Three large wildfires burning in southeastern Australia could merge into one colossal “mega-fire” and threaten the suburbs of Sydney, officials warned Monday.
A state of emergency was put into effect in New South Wales on Sunday after more than 200 homes were destroyed and many more damaged beyond repair by the country's most widespread bushfires for more than a decade.
More than 62 wildfires were burning across the state by 6 a.m. Tuesday local time (3 p.m. Monday ET), of which 14 were raging out of control, according to Channel 7 News, which reported that 120,000 hectares were ablaze or had been destroyed.
The largest blaze has a 190-mile front and was burning just a two-hour drive from Australia’s largest city.
The fires have created dramatic scenes in the skies over Sydney, which is home to 4.6 million people, with some of Australia’s most famous landmarks framed by black smoke and a red glow from the horizon.
“We are worried these [three] fires have the potential to join up and become a mega-fire,” New South Wales Fire Inspector Andrew Luke told NBC News. “We are focusing back-burning operations in an attempt to stop this happening but conditions over the next 48 hours are deteriorating and it’s really going to come down to how these develop.”
About 1,200 firefighters were battling blazes across the state. New South Wales Rural Fire Service Commissioner Shane Fitzsimmons said personnel had volunteered to help from across Australia, and even New Zealand.
This effort on the ground is being backed up with 83 aircraft which were dropping water on the flames from the air.
In an emotional tribute to the work of his colleagues, Captain Bill Shields of the New South Wales Rural Fire Service described firefighters in an interview with the Sydney Morning Herald as "ordinary people doing extraordinary things."
The 190-mile wide blaze was burning near the town of Lithgow, in the Blue Mountains region. A second smaller fire was directly to its south and a third fire was raging to the southeast.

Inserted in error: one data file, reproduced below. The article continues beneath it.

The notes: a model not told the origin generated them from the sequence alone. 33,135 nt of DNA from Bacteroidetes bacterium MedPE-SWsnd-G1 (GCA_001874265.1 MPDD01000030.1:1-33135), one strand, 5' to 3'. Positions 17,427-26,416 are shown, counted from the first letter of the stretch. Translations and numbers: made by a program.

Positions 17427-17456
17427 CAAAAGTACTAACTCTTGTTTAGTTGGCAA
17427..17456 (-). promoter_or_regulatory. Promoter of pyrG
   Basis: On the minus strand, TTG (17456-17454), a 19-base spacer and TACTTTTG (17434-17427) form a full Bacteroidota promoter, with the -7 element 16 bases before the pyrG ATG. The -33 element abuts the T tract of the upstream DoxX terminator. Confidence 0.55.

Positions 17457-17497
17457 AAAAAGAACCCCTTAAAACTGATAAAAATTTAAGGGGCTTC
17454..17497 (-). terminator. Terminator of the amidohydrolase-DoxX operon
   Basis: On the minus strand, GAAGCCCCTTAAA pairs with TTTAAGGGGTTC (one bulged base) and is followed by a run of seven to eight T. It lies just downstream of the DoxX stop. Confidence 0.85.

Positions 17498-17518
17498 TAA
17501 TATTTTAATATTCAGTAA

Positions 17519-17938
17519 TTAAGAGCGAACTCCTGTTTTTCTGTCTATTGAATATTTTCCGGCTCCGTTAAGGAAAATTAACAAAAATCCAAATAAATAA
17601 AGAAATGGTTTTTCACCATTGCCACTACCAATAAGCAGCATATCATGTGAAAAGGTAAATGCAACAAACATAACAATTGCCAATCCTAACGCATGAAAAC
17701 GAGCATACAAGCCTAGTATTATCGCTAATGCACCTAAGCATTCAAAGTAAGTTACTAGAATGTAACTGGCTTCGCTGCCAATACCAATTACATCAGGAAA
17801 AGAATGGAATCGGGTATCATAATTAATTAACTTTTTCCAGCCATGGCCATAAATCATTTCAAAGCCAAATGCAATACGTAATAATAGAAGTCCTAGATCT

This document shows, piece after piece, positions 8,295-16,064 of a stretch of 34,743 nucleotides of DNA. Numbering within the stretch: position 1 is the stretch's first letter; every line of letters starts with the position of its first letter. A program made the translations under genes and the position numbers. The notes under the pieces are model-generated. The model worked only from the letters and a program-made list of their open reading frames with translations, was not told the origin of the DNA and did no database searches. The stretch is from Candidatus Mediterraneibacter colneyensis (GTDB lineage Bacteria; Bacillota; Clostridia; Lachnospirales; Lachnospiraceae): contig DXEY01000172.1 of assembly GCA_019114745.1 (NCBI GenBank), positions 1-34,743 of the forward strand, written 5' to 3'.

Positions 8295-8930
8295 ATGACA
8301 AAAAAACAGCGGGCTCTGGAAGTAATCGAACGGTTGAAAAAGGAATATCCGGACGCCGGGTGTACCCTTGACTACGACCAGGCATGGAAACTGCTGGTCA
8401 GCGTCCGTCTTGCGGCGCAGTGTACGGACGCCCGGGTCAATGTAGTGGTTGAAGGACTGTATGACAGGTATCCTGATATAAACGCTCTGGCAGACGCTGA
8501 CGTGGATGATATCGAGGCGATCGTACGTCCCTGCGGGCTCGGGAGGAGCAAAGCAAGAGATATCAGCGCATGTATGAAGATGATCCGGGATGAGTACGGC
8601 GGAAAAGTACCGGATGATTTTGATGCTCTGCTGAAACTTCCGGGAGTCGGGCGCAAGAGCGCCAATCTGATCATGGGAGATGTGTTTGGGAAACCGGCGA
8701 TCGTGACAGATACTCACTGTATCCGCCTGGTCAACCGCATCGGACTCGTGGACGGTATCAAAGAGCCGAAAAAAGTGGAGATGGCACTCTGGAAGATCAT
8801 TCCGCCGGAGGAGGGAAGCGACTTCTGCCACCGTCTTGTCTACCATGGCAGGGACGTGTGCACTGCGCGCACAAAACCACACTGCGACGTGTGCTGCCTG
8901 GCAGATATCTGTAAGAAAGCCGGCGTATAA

This third fire is “on the doorstep” of Sydney, burning near the suburb of Springwood. If this fire merges with the other two -- forming a “mega-fire” -- officials are worried their chances of containing the blaze will be severely reduced.
The firefighters' task ahead looked to be even harder Monday with news that thunderstorms forecast through the week would not bring as much rain as first thought.
“Most of the thunderstorm activity will be unaccompanied by moisture," Fitzsimmons told a press conference. “There are some reports of rain but it has not been extensive, and the potential for rain on Tuesday evening has gone. We are being told to expect 2 mm [0.08 inches] at best, which is inconsequential in terms of a firefighting effort.”
Meanwhile, fire officials said they had arrested five people on suspicion of lighting smaller blazes just two hours’ drive north of Sydney, near the city of Newcastle.
An 11-year-old boy was among the arrests and has since been charged with “two counts of intentionally [causing a] fire and be reckless as to its spread,” the New South Wales Rural Fire Service said.
His arrest comes after a fire which burned more than 12,000 acres of bushland in the nearby area of Port Stephens.
The wildfires have been extraordinarily intense and early in an annual fire season that peaks during the southern hemisphere summer, which begins in December.
Wildfires are common in Australia, though they don't tend to pop up in large numbers until the summer. This year's unusually dry winter and hotter than average spring have led to perfect fire conditions.
In February 2009, wildfires killed 173 people and destroyed more than 2,000 homes in Victoria state.
The Associated Press contributed to this report.